I had a bunch of blocky Stephen King paperbacks on my shelf for a long time before I dared to commit to one. As I’ve mentioned before, I owned a copy of The Shining that beckoned to me occasionally. I was a bit of a sucker for any book that had been turned into a movie, or, for that matter, novelizations of stories designed first and foremost for the big screen. Being quite young at the time of its release, I hadn’t seen Stanley Kubrick’s screen adaptation of the novel, but it still had a remarkably ubiquitous media presence, even as I now have trouble remembering how certain films flared into cultural dominance without the kindling and oily rags of the internet. I couldn’t even touch the spine of that book without the image of Jack Nicholson wielding an axe charging in front of my mind’s eye. Being a squeamish kid, that terrified me enough. The fact that the beset youthful protagonist of the book and I shared the same first name was cause to make me stop any attempt at reading the book after completing no more than a page or two.
I’m not sure if The Shining eventually wound up being the first Stephen King book I read. I tend to think of my inauguration as Night Shift, his first short story collection. It stands to reason that the logical part of my brain would have settled on the relative safety of that book, the unconnected stories allow for easy off-ramps in case things got a little too unnerving for me, a very real possibility as I probably hadn’t even crept into my teenage years at this point in time. I have distinct memories of reading the book on a family trip to some northern Wisconsin cabins near Eagle River, diving in to opening story “Jerusalem’s Lot” in the backseat of the car. One of the stories did indeed freak me out (weirdly enough it was “The Mangler,” about a marauding industrial laundry press that was murdering people, not exactly the height of plausible horror), which may not be surprising given that I was reading it in a relatively isolated, too-quiet cabin in the gloomy depths of night.
Whatever the first book I read, I was immediately hooked. Luckily for me, King books weren’t at all hard to come by. While King is a clear and sustained brand now, he was more than that back in the early nineteen-eighties. He was a full-on sensation and there were copies of his books absolutely everywhere. I don’t think I actually paid for a single one of his works until deep into my high school years (I know for a fact that I paid hard-earned dollars for a trade paperback copy of 1987’s Misery). Instead, I was buried with loaners from friends and used copies from relatives, shifted over to me as gifts. King’s ludicrously prolific nature was even more pronounced back then, and I tried to match it in my own way, racing through the various novels and collections. The only books in my life that I’ve gotten through faster were those that involved emerald-hued breakfast items or treating a parent like a trampoline.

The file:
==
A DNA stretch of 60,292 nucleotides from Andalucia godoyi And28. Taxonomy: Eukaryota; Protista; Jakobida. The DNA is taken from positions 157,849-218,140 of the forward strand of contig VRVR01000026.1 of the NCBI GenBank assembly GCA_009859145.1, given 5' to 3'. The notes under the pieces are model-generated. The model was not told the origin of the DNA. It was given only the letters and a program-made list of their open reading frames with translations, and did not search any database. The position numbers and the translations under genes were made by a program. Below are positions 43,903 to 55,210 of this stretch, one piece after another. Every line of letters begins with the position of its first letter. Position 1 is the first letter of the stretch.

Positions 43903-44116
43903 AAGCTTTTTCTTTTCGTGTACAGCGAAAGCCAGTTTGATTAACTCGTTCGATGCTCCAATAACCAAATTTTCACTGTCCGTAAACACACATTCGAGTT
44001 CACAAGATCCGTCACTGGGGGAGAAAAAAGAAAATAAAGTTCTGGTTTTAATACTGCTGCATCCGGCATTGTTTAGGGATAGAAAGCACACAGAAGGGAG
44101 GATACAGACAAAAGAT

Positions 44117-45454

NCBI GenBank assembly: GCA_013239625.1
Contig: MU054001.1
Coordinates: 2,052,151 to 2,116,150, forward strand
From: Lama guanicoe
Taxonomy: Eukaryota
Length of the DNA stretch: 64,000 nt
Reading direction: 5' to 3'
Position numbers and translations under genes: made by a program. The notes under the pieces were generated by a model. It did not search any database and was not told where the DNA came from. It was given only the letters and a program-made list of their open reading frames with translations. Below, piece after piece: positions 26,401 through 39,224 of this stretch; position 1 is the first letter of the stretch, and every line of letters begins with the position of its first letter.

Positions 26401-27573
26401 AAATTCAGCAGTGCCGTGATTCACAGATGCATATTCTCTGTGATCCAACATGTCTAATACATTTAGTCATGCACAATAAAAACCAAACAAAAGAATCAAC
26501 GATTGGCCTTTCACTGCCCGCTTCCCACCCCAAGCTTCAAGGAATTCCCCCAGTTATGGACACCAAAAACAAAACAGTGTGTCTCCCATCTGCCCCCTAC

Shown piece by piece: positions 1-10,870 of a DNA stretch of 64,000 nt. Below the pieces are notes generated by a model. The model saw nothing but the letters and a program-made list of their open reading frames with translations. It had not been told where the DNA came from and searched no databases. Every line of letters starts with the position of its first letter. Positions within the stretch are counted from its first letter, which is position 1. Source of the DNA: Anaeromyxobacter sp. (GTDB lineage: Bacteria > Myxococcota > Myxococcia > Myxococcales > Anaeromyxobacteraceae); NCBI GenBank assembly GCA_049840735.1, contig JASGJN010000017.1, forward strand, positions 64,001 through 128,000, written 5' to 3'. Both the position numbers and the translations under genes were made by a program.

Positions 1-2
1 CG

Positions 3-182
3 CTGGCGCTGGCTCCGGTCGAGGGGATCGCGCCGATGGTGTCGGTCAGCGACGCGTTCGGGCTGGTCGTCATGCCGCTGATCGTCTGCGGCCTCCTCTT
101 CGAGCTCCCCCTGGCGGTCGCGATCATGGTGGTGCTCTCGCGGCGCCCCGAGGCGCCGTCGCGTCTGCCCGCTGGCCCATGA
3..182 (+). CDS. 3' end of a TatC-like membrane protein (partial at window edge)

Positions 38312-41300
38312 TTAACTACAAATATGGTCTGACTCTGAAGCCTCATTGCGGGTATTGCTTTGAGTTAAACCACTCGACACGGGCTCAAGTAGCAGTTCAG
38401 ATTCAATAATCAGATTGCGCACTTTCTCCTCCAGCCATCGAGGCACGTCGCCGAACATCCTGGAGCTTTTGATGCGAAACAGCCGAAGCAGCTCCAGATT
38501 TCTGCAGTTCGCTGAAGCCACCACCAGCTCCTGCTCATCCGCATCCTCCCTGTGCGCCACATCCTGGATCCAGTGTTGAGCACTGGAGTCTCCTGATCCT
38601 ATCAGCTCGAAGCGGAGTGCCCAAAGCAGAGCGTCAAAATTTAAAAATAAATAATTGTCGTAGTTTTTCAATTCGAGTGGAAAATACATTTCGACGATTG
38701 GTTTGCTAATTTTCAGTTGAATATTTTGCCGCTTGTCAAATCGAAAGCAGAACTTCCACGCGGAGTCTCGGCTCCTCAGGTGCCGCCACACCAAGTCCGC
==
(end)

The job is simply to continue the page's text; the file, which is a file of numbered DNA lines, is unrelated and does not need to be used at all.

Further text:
And I have a bevy of memories that go with all that reading: giggling in middle school study hall at the way King nicely captured the voice of George Carlin in an entertaining digression in Cujo, animatedly debating with my friends about which portions of Pet Sematary were the scariest and deciding one late night in my basement bedroom that I was going to finish The Dead Zone in that sitting and staying up until the dawn light was beginning to paw at my windows. Then there was the night in my grandfather’s house when I got so completely spooked while reading It (by a passage involved some hallucinated face-melting, if I’m remembering right) that I decided the best recourse was to quit for the night and go to sleep, which was entirely fine until the piece of plywood that covered the entryway to storage under the eaves inexplicably came loose and fell against the headboard of my bed with a loud thump. I found out how quickly I could turn on every light in the upstairs that night. The answer: quite quickly indeed.
King belonged to my high school years and my high school years belonged to him. I read him a little more once I got to college, buying and reading The Dark Half one summer and plowing through the extended version of my favorite of his books, The Stand, shortly after it came out in 1990. I’ll admit that I started to tire of how often his lead characters were writers, which may have been my perception more than it was reality. Although I know I haven’t embraced King in the years since, I still find it a little shocking to realize that I’ve only read one book of his in the past twenty years, the serialized prison novel The Green Mile.
I liked that book quite a bit, but it also felt familiar enough that it gave me no great charge to revitalize my dedication. I haven’t exactly outgrown King, but I sometimes feel I’ve already taken everything I need from him. And, in the end, there are just so many other books to read. Still, I’m haunted by the copy of 11/22/63 I saw in a local used book store several months ago, priced at a pittance at half a sawbuck (less than a penny per page!). The novel was greeted with such rapturous reviews that I couldn’t help but have my interest piqued, and there it was, available for a proverbial song. Very busy and without cash at the time, I bypassed it, returning a couple days later to find it understandably vanished, undoubtedly claimed by a fellow patron who understood the value before her or him. Regardless, it helped me figure out that I’ll get back to King again someday. As his fiction has argued time and again, the unexpected can become likely at any moment.